Fourteen months ago police found the charred remains of six vacationing campers, in Wells Gray Provincial Park in British Columbia’s rugged Interior. Then, last week the RCMP finally made an arrest. Officers charged David William Shearing, 24, of Clearwater, B.C., 110 km north of Kamloops, with the second-degree murder of Edith and George Bentley, their daughter, Jacqueline Johnson, her husband, Robert, and two children, Janet and Karen. After one of the most extensive—and expensive—manhunts in Canadian history, police found the suspect living less than two kilometres from the place where investigators believe the families had been camping on the night of their deaths.
Shearing’s arrest brought some relief to the 2,000 residents of Clearwater. But it also raised a troubling issue: why did it take police more than a year to make an arrest? As well, many people in the area also suspect that the crime, which involved moving six bodies and burning a car and a camper, may have involved more than one killer. Police say that they plan no further arrests but they have not ruled out the possibility.
Investigators followed more than 12,000 leads but concentrated for a year on finding the Bentleys’ red-and-silver Ford camper. They believed that whoever committed the murders had escaped in it. Several people told police that they had seen two French Canadians in the area driving a vehicle similar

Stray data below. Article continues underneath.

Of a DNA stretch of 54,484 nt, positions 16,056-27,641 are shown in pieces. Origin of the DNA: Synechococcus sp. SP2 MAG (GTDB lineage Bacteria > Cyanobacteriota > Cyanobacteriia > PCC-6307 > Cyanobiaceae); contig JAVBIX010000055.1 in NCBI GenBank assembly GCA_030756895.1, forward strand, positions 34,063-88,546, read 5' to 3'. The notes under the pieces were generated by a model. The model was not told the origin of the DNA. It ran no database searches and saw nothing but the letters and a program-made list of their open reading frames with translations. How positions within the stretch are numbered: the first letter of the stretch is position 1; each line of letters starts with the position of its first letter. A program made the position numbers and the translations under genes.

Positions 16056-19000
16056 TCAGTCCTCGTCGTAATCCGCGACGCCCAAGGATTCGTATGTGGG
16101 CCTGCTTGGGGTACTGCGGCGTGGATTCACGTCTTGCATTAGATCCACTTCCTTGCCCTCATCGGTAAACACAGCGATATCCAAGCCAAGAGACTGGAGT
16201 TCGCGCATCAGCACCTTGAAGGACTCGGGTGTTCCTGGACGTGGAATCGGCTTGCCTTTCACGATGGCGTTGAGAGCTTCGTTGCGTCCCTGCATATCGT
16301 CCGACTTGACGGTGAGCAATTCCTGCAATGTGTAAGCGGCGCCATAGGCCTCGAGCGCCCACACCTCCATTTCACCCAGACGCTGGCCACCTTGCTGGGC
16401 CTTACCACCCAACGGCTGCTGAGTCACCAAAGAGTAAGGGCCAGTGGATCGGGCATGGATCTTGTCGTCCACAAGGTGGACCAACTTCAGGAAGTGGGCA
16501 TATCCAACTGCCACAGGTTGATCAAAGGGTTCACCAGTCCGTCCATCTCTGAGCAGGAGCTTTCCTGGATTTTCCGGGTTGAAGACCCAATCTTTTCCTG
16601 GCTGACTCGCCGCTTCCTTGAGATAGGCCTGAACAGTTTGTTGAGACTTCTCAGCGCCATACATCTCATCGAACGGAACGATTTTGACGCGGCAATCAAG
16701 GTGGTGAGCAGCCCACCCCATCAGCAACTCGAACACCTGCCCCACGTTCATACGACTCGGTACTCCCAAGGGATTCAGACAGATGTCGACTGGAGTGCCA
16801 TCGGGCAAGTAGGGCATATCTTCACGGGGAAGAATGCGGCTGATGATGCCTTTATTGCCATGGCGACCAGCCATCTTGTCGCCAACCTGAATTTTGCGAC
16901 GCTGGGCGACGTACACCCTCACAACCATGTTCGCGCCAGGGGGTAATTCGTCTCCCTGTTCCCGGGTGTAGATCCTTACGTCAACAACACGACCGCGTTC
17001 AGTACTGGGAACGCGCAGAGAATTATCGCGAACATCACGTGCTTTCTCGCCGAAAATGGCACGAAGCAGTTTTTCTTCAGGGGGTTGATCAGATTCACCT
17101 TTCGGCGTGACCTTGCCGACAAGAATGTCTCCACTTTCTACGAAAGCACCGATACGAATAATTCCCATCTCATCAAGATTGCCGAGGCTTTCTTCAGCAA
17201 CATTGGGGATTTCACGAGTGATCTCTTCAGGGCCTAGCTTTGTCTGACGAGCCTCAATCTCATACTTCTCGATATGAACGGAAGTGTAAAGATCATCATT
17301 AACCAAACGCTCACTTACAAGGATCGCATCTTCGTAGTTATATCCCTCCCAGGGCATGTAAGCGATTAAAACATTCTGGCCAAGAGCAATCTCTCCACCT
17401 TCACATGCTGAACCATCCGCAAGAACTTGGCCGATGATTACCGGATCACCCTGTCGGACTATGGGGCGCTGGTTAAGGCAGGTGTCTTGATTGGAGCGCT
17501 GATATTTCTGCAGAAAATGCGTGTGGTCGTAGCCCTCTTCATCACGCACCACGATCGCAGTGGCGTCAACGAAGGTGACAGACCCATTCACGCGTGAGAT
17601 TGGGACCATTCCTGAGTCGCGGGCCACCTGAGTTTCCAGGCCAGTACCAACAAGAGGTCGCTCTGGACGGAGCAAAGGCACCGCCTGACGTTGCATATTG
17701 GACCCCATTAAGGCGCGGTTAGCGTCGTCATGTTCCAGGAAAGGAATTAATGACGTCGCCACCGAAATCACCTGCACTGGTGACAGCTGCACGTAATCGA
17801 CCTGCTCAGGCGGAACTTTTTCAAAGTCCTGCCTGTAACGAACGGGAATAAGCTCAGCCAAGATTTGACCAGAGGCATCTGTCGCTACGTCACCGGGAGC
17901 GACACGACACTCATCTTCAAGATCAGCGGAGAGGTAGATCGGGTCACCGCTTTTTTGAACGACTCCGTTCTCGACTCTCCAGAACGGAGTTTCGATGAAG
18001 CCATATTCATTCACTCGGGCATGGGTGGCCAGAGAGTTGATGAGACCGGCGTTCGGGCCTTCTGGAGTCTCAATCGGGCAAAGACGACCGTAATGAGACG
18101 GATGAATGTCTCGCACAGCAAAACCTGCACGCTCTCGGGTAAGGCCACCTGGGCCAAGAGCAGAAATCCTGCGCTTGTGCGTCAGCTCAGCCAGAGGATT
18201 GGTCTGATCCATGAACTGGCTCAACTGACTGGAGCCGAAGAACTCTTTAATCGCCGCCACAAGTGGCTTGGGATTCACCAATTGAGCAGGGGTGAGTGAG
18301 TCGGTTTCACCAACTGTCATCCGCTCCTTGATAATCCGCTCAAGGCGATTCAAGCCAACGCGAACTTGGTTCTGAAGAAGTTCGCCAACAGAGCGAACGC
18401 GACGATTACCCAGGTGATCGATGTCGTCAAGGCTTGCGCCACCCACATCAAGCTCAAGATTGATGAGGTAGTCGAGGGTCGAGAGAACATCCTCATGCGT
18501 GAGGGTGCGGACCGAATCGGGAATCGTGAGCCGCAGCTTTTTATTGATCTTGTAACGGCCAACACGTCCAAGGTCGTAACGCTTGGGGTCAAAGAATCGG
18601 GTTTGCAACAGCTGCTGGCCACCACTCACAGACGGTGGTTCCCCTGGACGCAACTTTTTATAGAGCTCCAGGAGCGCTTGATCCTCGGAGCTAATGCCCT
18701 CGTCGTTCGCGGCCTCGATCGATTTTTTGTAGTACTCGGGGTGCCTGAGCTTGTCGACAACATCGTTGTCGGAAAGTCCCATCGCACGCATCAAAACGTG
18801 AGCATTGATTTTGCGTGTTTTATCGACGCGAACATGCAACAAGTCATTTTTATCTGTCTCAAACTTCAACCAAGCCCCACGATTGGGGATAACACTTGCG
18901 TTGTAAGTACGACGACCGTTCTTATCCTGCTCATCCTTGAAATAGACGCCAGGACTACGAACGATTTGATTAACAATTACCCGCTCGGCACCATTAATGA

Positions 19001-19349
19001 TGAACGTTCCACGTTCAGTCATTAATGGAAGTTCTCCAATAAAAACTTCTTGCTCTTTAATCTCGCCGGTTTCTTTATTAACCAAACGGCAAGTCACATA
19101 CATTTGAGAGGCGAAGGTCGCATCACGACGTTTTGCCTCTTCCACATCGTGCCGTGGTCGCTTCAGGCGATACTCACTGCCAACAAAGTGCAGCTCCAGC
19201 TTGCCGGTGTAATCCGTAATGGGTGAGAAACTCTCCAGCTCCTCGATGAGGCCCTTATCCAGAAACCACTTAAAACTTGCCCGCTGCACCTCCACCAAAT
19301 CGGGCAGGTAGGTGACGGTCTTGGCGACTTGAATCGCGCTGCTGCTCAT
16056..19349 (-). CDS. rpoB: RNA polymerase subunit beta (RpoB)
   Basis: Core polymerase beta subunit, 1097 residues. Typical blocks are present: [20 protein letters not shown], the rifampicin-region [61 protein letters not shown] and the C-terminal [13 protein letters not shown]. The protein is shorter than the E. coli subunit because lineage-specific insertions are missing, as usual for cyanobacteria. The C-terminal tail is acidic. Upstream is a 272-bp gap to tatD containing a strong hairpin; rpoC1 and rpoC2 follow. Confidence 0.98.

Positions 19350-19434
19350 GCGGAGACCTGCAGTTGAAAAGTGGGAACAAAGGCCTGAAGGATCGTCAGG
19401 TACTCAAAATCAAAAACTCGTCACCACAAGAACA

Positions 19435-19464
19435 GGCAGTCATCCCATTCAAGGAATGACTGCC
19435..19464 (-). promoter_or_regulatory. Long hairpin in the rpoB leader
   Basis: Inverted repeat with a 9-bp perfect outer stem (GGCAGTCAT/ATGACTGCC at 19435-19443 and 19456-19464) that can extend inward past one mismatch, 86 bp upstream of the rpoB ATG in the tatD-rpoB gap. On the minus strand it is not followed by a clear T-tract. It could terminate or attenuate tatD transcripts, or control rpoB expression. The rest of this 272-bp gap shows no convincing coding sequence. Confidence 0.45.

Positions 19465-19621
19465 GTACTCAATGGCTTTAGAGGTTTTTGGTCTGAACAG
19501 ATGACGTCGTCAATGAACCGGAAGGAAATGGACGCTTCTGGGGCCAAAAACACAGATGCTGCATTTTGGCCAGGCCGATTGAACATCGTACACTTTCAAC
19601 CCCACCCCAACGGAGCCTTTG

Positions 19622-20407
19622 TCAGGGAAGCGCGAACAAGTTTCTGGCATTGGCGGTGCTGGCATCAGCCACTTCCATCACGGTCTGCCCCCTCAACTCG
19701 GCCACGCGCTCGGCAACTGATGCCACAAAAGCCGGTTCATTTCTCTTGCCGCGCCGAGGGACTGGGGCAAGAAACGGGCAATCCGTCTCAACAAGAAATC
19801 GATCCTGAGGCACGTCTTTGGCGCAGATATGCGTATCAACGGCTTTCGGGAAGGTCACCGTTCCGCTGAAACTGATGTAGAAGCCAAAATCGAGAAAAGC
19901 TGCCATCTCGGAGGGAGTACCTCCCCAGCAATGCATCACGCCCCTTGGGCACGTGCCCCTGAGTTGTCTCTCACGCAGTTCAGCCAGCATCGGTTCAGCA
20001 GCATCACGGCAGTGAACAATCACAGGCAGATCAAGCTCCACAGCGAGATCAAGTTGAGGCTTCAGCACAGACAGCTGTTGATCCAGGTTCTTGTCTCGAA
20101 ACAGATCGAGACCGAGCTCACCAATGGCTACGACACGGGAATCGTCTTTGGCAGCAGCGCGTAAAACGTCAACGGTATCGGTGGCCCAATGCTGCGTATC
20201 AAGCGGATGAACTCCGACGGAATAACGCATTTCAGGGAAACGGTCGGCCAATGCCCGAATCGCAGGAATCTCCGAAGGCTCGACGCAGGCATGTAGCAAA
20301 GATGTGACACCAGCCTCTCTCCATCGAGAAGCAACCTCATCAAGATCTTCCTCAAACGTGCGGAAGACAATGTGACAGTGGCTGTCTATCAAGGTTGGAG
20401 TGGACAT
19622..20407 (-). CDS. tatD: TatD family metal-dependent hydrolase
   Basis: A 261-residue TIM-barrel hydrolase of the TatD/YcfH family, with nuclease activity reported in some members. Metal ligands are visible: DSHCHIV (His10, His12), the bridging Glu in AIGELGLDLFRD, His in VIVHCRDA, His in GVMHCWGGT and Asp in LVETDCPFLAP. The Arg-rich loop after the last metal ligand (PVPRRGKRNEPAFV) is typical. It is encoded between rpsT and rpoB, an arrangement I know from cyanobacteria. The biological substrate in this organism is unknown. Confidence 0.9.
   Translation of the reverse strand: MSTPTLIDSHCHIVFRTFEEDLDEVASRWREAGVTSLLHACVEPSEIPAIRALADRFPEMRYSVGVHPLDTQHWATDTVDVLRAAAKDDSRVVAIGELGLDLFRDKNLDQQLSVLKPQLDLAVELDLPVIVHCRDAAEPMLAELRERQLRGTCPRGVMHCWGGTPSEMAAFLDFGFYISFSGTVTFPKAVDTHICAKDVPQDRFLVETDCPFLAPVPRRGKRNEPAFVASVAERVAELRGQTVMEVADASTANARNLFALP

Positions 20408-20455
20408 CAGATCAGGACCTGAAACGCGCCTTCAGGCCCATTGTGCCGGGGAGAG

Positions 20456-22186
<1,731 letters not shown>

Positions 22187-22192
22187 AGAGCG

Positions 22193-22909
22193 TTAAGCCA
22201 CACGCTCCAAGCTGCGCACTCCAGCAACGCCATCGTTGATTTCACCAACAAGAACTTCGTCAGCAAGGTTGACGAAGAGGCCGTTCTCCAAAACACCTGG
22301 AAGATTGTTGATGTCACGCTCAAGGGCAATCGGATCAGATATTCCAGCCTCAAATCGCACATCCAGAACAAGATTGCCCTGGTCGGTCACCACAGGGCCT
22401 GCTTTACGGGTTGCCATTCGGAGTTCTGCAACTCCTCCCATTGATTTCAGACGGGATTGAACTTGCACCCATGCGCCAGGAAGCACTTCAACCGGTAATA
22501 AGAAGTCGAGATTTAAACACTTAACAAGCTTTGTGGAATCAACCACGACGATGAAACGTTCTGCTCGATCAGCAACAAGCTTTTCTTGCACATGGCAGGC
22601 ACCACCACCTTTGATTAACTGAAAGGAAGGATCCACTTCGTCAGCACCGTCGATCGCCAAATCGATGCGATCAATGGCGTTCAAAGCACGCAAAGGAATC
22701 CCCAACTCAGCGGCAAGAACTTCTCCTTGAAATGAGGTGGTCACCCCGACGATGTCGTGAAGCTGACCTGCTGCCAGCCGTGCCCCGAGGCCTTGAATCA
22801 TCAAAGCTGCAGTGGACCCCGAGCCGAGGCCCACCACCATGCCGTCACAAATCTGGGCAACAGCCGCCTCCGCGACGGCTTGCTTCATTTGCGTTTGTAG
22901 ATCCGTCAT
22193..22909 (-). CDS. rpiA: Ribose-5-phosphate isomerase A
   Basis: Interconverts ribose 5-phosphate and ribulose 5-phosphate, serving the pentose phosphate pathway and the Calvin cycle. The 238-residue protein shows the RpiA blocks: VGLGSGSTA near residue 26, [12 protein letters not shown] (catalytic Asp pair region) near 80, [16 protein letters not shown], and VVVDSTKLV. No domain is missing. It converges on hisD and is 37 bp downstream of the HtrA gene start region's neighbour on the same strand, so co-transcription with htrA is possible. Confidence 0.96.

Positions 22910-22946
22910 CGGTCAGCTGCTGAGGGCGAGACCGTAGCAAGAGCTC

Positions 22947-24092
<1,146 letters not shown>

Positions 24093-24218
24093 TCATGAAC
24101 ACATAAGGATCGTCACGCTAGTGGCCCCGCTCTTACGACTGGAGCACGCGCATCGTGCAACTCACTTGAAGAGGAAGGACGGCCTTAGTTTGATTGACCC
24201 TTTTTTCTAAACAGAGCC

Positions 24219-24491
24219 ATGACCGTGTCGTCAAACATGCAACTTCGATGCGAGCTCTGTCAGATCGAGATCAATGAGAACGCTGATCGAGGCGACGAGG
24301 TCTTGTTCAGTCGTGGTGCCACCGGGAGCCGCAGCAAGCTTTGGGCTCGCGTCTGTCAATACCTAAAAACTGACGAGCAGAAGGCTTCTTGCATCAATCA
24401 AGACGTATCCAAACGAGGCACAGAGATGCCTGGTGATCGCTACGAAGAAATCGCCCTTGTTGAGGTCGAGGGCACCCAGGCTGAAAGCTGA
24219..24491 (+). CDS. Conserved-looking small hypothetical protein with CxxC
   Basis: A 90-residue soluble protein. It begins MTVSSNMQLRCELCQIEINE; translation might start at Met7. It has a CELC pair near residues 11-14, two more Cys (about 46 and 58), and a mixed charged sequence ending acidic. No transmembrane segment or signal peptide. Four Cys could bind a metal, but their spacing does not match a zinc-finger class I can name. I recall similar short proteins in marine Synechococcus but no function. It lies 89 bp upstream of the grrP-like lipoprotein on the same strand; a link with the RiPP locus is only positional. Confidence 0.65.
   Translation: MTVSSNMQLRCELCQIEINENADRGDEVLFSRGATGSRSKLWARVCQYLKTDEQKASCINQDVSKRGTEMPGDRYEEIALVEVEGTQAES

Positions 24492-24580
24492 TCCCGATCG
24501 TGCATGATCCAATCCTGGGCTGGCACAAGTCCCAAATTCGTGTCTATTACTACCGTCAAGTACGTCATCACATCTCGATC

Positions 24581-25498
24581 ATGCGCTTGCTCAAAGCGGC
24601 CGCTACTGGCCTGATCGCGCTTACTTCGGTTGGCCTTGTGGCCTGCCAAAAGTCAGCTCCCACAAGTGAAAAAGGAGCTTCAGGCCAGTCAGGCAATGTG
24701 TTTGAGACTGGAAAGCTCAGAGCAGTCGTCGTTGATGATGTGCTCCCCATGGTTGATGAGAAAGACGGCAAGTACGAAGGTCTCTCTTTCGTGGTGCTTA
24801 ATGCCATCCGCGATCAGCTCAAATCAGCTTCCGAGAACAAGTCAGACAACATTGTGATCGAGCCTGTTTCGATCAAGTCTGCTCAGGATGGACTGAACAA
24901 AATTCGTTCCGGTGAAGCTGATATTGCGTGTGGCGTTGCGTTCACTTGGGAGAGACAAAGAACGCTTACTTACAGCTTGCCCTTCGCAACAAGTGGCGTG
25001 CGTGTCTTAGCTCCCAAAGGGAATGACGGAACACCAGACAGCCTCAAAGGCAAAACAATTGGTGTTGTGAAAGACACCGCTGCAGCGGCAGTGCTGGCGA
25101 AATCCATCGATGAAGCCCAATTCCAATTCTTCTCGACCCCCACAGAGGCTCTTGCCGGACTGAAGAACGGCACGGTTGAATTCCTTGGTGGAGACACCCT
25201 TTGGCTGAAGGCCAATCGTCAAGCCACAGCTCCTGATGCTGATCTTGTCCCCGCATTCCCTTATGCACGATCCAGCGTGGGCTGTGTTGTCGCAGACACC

to the Bentleys’. Reports of sightings in almost every province led police to speculate that the killer or killers had fled east. Police drove a camper identical to the Bentleys’ across the country as far as Val d’Or, Que., hoping for more leads. But in October it was clear that the costly search had been in vain. Two provincial forestry workers discovered the camper in a densely overgrown ravine— just 3.2 km from where police had found the bodies of the Bentleys and Johnsons.
Following the discovery of the burned-out camper, the RCMP assigned 25 officers to the case. In co-ordination with local police, they began a second house-to-house search, this time asking if anyone had left the area in the past year or changed his or her appearance. Shearing left Clearwater during the summer to look for work in the coalmining area near Tumbler Ridge in northeastern British Columbia. On Nov. 19 he was arrested in Dawson Creek.
Shearing’s arrest was the main topic of conversation in Clearwater last week as residents recalled the boy they had grown up with. Shearing has lived in the area all his life. An avid hiker and hunter, he had worked in Wells Gray Provincial Park clearing trails. Said his mother, Rose Shearing: “He was a good boy. I hope the police have made a mistake.” At week’s end, Shearing was remanded in custody until Dec. 1. He entered no plea.
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